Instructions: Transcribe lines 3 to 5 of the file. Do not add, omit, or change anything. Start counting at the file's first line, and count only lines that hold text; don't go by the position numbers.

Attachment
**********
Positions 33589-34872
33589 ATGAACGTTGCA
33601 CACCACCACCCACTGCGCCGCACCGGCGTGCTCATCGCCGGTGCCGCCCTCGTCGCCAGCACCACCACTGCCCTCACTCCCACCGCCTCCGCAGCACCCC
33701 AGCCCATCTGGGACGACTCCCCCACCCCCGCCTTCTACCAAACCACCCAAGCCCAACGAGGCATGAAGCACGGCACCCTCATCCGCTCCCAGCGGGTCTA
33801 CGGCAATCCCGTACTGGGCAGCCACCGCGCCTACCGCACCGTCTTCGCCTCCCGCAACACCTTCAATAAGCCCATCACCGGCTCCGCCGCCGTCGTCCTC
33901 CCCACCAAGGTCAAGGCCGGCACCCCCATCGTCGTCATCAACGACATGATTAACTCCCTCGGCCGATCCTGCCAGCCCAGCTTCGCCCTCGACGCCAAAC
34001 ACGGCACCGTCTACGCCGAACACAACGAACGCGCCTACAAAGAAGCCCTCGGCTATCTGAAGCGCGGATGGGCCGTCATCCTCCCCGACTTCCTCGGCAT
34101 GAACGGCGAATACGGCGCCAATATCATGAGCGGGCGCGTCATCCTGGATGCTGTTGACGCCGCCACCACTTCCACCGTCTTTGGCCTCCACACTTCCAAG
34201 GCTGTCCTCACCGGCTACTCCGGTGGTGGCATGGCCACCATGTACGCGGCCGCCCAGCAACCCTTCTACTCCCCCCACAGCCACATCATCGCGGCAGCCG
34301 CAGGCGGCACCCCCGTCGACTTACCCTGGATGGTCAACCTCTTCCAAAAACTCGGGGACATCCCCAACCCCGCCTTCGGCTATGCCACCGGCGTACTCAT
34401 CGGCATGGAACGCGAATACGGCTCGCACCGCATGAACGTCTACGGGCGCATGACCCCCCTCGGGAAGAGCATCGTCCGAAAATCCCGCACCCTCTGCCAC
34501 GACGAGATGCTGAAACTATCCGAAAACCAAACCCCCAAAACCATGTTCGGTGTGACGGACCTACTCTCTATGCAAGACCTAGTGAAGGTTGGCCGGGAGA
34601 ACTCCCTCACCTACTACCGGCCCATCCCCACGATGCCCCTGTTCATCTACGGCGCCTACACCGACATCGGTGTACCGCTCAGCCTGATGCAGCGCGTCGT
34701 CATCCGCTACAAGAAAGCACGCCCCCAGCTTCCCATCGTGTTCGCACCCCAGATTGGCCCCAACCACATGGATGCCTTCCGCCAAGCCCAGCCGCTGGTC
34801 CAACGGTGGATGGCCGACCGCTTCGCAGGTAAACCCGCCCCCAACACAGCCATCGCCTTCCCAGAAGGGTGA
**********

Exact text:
33601 CACCACCACCCACTGCGCCGCACCGGCGTGCTCATCGCCGGTGCCGCCCTCGTCGCCAGCACCACCACTGCCCTCACTCCCACCGCCTCCGCAGCACCCC
33701 AGCCCATCTGGGACGACTCCCCCACCCCCGCCTTCTACCAAACCACCCAAGCCCAACGAGGCATGAAGCACGGCACCCTCATCCGCTCCCAGCGGGTCTA
33801 CGGCAATCCCGTACTGGGCAGCCACCGCGCCTACCGCACCGTCTTCGCCTCCCGCAACACCTTCAATAAGCCCATCACCGGCTCCGCCGCCGTCGTCCTC